Part I: A (Partially) Patriotic Preamble
On July Fourth, the American people celebrate the declaration of independence of our great nation from what is typically described in most history classes as the evil claw of Britain. Personally, I don’t see what could be so horrible about a mandatory tea and crumpet hour, but I suppose this is why I’m only a demi-American. My partial Canadian allegiance aside, I full heartedly enjoy the Fourth, which generally entails attending a consistently mediocre municipal street festival, consuming too much of some kind of red, white, and blue cool whip confection courtesy of my mother, and providing my dog with a steady stream of Xanax at firework o’clock.
Things I do not enjoy about Independence Day include:
Honey Boo Boo-esque closet vomit that spills into the streets on this otherwise picturesque day. Flag t-shirts that unfold themselves from the dark depths of bottom dresser drawers nationwide. Preteens who take advantage of the festivities to debut their dangly red, white, and blue belly rings, much to the horror of both their parents and Uncle Sam. Starred and striped nylon harem pants with crotches that plummet to MC Hammer altitudes. It is truly a national state of emergency.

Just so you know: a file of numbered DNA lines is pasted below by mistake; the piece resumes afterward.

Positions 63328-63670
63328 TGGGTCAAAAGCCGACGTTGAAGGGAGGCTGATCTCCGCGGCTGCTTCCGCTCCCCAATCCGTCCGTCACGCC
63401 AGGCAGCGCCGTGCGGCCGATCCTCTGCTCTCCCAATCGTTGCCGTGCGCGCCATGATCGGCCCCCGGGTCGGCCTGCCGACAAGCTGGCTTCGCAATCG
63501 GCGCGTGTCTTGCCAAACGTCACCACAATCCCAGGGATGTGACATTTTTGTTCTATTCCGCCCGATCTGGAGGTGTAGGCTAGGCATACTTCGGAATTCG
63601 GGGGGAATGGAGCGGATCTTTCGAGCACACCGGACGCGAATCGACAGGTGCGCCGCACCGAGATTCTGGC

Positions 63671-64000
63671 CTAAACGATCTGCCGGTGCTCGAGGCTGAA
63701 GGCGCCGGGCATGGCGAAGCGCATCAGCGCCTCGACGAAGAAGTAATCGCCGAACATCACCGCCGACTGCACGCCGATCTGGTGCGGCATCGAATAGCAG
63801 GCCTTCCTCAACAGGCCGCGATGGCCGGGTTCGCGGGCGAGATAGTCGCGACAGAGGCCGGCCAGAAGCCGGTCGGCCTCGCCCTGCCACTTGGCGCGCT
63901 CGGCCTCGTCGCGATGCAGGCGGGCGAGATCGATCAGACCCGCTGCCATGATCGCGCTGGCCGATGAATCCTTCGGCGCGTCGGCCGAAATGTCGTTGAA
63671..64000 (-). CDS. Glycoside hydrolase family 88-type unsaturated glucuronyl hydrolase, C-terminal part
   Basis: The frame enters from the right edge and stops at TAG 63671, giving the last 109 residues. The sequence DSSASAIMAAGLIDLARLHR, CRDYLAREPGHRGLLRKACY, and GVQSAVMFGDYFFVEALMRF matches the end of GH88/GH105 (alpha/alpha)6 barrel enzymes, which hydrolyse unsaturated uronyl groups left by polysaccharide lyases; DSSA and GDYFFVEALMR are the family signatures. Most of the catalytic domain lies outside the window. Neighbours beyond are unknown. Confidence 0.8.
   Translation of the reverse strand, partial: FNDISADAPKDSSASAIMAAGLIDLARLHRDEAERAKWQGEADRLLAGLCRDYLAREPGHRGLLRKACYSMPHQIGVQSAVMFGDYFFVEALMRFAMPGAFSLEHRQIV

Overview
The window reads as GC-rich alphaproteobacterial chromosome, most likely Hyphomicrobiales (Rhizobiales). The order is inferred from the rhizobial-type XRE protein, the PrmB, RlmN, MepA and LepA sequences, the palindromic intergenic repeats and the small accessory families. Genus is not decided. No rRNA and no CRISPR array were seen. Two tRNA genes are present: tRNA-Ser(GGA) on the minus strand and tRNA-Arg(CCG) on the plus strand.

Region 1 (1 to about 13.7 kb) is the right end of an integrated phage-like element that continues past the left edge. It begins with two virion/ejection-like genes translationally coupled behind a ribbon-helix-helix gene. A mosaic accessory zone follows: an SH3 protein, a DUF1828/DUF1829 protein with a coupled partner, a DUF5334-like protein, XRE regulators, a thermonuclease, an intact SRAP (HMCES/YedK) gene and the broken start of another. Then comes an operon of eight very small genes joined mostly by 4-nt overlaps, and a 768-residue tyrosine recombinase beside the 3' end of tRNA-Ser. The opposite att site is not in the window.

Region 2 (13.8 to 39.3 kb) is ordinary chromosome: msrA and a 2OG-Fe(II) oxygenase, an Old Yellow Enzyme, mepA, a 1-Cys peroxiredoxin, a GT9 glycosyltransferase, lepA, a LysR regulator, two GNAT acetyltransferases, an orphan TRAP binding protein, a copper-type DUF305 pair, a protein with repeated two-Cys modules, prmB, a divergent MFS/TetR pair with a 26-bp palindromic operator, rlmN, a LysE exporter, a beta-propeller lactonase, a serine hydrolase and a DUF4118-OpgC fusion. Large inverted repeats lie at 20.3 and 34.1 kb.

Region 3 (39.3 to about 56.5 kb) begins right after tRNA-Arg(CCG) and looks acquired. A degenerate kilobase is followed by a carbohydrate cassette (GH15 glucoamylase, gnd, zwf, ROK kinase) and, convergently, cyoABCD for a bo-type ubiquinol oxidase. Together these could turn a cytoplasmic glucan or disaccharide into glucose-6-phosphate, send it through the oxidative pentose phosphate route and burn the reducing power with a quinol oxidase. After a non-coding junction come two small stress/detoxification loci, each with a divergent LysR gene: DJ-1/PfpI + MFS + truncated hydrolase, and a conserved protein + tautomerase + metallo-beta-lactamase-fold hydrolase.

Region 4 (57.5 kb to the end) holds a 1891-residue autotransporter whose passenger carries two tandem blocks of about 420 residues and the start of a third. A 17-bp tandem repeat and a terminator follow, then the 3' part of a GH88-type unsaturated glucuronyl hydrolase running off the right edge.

Part II: Declaration of Red, White, and New
When, in the course of human events, it becomes necessary for one increasingly fashion-forward company to dissolve the untrendy bonds which have annually connected one Americana-clad patriot to another on one very special day in July, and to assume among the merchandising powers of shopping malls near and far, the station to which the need of the poorly dressed American people entitle it, a decent respect to the opinions of the once tackily-clad consumer requires that they should declare the causes* which impel them to modernize the style of the celebratory Amurikan.
(…These Committee of Five dudes were big fat fans of exercising their right to use the comma.)
We hold these truths to be self-evident, that all men are created equal, that they are endowed by their self-image and their pocketbooks with certain rights of style, that among these are a good deal, a great fit, and the pursuit of a…tasteful…patriotic ensemble.
*Allow me to declare the cause; If you are going to celebrate the Fourth like a real patriot-- hot dog in hand, face decorated with stars, stripes, and ketchup to boot, you might be inclined to splatter your condiments on something sliiiightly less important than well, the American flag.
Look familiar? Thankfully, not for much longer. In a surrious measure to rejuvenate its own image, and in turn, the image of festive Amurikans from sea to shining sea, Old Navy has largely cut down on production of the notorious flag tee that haunted my entire elementary career from its Fourth of July repertoire. In its place sits a collection of less, erm, literal, patriotic garb that is currently marked down to prices that contest the Dollarama.